• comment
      • function: 
      • parameter
      • input
      • output
      • loop
      • condition
      • variable
    • Have students mark up the code at the bottom of the page using the same key on the student handout

Wrap Up (5 min)

Journal: Use formative assessment Questions 1 - 3:

  1. How do you make an output statement in Python?
  2. How do you make an input statement?
  3. What is a user prompt and what is its purpose?


Set up your IDE and Python at home (if you can) or use an online Python IDE such as https://repl.it/languages/Python3 or ideone.com . Type up a simple "Hello World" program and get it to run. Bring in evidence that it works or write a few sentences about the issues you are having in trying to install it or write about your experience using an online IDE, or write out the code for Hello World without looking at any notes and report on how easy or hard it was to remember the details. (Be careful not to make any student feel awkward for lack of a home computer they are allowed to install softare on)

Session 2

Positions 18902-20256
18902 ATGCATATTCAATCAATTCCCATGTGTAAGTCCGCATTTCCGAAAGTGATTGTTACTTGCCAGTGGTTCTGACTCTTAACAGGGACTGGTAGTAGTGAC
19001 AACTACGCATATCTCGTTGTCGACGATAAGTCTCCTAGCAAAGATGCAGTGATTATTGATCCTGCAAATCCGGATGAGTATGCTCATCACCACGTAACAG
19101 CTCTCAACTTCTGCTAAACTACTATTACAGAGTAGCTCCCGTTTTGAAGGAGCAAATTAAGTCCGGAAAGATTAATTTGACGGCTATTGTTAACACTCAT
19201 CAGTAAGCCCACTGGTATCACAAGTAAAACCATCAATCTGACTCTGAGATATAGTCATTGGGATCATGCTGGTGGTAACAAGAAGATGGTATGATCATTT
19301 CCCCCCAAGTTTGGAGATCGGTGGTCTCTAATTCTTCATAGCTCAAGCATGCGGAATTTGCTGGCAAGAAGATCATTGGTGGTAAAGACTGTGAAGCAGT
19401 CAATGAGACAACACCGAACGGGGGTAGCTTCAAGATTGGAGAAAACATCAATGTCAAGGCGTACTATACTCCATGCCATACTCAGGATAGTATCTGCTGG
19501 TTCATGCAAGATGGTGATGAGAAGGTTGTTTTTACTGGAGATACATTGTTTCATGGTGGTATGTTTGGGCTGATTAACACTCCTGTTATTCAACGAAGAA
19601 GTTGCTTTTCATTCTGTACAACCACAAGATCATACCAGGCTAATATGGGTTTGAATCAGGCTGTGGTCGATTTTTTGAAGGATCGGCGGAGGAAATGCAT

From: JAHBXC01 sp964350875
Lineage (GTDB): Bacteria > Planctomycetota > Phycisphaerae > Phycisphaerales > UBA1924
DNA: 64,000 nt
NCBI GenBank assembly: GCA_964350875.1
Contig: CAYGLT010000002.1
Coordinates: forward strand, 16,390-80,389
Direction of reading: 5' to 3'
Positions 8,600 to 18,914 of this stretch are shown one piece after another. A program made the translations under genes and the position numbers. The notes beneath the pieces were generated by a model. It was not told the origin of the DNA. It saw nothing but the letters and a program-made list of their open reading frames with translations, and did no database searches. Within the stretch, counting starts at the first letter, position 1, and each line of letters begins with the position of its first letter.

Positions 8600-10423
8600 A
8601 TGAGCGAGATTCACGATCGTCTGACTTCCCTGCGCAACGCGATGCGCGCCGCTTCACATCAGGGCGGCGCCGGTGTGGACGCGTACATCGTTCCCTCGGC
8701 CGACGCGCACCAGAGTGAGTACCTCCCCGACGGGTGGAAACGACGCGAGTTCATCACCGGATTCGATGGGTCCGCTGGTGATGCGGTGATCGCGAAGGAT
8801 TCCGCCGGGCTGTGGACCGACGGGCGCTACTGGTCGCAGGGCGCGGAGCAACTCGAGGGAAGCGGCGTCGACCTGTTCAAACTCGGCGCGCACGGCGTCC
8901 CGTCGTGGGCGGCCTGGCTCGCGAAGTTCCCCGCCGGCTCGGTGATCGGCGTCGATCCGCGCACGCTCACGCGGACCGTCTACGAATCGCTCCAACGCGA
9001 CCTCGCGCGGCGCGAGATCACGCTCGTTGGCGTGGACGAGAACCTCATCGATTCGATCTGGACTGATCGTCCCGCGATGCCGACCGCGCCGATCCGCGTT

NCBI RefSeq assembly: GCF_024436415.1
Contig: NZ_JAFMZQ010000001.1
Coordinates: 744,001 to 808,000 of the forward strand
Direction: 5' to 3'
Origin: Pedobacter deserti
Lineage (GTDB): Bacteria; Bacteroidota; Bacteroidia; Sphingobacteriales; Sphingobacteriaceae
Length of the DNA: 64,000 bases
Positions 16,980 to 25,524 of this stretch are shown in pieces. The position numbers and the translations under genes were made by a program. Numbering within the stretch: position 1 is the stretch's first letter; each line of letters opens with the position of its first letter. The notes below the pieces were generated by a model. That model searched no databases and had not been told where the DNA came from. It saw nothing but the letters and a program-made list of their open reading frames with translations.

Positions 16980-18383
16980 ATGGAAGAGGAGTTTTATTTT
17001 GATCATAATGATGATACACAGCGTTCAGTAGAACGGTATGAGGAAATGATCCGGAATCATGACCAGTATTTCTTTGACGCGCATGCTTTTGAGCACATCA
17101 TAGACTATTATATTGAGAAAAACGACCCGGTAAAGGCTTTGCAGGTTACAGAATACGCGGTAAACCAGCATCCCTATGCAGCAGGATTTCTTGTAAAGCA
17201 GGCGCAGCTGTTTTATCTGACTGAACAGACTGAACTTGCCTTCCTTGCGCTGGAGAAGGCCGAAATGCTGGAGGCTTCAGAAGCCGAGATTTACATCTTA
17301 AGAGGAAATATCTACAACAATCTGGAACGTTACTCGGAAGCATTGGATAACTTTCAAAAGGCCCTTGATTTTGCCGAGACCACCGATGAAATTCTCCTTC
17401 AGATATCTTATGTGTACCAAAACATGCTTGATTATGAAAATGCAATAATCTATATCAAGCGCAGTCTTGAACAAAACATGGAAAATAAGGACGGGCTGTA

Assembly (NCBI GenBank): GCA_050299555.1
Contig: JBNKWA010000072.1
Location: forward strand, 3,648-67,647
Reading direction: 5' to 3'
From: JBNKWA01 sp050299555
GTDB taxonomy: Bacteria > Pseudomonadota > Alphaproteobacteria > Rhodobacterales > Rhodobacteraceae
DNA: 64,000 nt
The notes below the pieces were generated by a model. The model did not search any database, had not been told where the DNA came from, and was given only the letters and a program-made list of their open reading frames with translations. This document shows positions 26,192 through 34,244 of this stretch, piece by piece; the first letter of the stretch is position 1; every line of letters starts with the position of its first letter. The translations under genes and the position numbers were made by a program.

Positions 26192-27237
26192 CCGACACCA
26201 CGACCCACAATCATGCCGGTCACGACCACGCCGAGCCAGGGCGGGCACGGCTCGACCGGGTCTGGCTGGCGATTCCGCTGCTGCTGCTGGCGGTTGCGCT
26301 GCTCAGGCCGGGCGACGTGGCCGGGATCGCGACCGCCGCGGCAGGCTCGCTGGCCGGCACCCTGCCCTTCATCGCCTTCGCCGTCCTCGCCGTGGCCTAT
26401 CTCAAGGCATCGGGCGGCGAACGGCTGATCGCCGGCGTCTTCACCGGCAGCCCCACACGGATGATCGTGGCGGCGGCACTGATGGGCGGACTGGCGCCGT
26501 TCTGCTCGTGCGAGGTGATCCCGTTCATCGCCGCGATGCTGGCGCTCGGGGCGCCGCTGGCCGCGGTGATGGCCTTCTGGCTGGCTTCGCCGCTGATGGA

Getting Started (20 min)

Homework Review [5 min]

Collect handwritten notes or evidence that Python 3 is set up at home or the student is able to use https://repl.it/languages/Python3 or ideone.com. As students work on tutorial, address specific issues with students who had trouble with install.

Runestone Tutorial [15 min]

Complete an introductory tutorial:

Runestone Ch. 1 http://interactivepython.org/runestone/static/thinkcspy/GeneralIntro/toctree.html 

Activity (20 min)

Develop the beginnings of a chat bot where the computer and user introduce themselves to each other.  The computer asks a question, the user provides a response and the computer responds back again, including the user input within the response (see https://groklearning.com/csedweek/ for ideas). Extend: Give your chatbot a personality like a friend, grandfather, therapist, or child.